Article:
Today you'll find fewer "seconds" at outlets than a few years back, and more goods made just for the outlets. Because most goods are now manufactured overseas, damaged items are weeded out before they're shipped to the U.S. In addition, retailers have become better at forecasting demand, which has led to fewer production overruns, says Karen Fluharty, a partner at Strategy & Style Marketing Group, a retail consulting firm.
Made-for-the-outlet goods are usually tweaked so that they can be offered at a lower price. In general, we've found full-price versions were a bit better because of details or materials that could bolster comfort, appearance, or longevity. But in most cases, the outlet versions were fine. A bag we bought at a Coach outlet, for example, lacked a retail version's embossed leather, more comfortable handle, and curved zipper that allowed it to open wide for easy access. Yet our textile expert found that both bags were well-made. "Retailers may change the product slightly to reduce their cost so they can sell it for less, but they still stay true to their brand quality," Humphers says.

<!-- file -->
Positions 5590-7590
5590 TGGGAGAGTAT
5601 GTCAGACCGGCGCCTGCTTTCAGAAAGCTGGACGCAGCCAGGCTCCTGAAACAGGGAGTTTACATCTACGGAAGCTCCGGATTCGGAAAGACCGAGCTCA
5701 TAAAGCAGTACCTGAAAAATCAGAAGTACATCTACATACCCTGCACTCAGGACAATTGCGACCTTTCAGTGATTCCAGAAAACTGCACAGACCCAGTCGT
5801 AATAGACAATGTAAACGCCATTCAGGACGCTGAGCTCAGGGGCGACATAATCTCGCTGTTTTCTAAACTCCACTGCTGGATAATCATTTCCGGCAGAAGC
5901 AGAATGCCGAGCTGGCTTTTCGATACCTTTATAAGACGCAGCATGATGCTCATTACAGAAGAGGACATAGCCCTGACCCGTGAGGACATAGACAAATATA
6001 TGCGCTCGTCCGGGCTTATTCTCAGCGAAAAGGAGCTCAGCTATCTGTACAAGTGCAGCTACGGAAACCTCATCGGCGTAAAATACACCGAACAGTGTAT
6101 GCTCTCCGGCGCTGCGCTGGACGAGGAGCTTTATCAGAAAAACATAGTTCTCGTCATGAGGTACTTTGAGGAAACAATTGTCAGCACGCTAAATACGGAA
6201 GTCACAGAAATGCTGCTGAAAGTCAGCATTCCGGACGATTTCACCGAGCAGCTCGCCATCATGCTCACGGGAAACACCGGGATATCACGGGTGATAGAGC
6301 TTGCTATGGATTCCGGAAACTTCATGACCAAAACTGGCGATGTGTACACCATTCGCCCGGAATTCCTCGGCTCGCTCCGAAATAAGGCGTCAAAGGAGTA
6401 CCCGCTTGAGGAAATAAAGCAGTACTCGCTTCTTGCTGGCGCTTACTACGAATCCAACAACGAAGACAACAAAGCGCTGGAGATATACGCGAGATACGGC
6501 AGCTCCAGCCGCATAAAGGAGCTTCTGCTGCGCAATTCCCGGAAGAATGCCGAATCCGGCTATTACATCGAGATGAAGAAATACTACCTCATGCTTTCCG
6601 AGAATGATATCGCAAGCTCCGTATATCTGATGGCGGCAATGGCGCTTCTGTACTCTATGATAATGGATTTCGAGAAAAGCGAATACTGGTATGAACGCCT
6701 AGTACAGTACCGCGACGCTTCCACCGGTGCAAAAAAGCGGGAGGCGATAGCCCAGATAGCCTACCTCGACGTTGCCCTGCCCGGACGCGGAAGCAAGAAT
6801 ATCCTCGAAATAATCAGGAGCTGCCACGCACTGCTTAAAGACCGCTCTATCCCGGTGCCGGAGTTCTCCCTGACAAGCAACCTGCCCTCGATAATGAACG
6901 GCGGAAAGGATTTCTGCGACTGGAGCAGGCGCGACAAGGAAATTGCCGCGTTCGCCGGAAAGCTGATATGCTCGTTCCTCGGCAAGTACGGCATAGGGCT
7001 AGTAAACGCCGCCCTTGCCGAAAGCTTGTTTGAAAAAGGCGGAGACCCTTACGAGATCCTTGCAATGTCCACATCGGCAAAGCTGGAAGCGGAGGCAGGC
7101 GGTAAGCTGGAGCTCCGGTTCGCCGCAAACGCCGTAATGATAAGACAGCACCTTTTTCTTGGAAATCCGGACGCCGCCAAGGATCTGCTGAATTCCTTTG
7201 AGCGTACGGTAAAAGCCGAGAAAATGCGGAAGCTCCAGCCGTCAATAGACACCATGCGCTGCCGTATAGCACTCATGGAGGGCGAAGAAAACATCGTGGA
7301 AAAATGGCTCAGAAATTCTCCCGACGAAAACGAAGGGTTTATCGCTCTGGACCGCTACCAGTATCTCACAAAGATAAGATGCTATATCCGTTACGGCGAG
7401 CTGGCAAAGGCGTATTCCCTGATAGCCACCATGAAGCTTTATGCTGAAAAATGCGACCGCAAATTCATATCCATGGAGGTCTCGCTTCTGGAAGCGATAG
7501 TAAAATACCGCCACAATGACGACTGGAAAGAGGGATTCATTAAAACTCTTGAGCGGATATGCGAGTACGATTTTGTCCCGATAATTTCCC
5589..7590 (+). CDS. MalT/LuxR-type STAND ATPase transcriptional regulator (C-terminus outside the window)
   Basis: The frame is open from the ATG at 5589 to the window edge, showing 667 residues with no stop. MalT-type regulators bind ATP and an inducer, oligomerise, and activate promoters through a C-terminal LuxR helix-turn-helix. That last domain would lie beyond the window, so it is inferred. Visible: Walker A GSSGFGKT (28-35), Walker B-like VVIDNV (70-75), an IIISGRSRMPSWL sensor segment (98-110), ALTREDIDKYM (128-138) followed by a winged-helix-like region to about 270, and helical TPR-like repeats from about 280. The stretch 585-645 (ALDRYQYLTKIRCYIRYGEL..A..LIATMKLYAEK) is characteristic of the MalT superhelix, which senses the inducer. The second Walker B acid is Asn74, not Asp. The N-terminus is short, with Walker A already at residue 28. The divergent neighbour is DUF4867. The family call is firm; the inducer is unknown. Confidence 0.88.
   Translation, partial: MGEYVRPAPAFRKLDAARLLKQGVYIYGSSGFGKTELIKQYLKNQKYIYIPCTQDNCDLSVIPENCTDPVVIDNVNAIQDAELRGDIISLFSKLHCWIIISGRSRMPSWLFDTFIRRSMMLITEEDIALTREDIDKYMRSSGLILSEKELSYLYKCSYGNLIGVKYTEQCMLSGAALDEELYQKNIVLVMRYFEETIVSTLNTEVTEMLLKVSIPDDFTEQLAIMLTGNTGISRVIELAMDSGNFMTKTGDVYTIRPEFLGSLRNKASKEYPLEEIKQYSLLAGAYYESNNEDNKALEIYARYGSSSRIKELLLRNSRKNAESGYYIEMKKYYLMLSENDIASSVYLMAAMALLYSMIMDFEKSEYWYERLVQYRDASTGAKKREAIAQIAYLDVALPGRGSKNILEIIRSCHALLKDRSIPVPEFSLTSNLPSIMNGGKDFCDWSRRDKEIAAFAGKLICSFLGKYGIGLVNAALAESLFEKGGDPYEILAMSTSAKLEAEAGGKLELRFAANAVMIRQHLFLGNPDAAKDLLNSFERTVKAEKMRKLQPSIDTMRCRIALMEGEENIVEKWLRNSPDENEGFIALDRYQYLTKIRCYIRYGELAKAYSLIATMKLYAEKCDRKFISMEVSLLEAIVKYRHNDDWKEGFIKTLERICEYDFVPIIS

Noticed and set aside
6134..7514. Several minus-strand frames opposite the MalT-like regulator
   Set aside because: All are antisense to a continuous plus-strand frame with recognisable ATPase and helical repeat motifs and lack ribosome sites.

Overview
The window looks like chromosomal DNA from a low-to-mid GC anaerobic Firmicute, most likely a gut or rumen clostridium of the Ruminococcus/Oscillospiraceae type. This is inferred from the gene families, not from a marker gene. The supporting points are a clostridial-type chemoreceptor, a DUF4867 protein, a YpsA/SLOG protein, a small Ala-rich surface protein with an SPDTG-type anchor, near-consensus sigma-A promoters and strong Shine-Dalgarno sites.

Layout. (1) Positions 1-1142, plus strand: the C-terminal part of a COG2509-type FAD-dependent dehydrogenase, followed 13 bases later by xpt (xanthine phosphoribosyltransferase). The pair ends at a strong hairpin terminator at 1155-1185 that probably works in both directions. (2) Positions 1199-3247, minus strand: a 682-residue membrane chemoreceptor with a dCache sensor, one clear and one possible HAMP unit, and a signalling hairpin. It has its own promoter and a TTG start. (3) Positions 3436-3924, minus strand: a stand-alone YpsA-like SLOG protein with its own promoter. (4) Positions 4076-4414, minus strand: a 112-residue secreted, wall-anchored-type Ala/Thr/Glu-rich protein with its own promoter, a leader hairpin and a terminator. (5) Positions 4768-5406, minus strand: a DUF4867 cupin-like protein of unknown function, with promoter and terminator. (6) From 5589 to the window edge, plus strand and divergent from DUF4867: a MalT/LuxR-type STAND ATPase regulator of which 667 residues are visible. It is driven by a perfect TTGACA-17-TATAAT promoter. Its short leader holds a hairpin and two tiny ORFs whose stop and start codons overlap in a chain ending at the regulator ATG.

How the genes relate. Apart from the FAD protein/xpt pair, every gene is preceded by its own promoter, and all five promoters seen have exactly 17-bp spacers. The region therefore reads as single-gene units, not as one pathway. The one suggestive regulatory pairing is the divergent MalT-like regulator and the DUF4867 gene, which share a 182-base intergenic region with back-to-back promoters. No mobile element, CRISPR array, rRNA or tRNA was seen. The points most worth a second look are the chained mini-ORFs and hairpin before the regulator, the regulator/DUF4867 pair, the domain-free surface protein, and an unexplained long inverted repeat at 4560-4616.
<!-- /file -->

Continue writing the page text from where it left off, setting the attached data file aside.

At Bose, we found many returned products that the company had refurbished. Some of the food at a Harry & David's store differed from its website offerings, including the fact that the store had no fruit in stock. But for some housewares and children's goods, we found identical items at retail stores: a girl's outfit, a boy's backpack, a dinnerware set, pots and pans, and a casserole dish.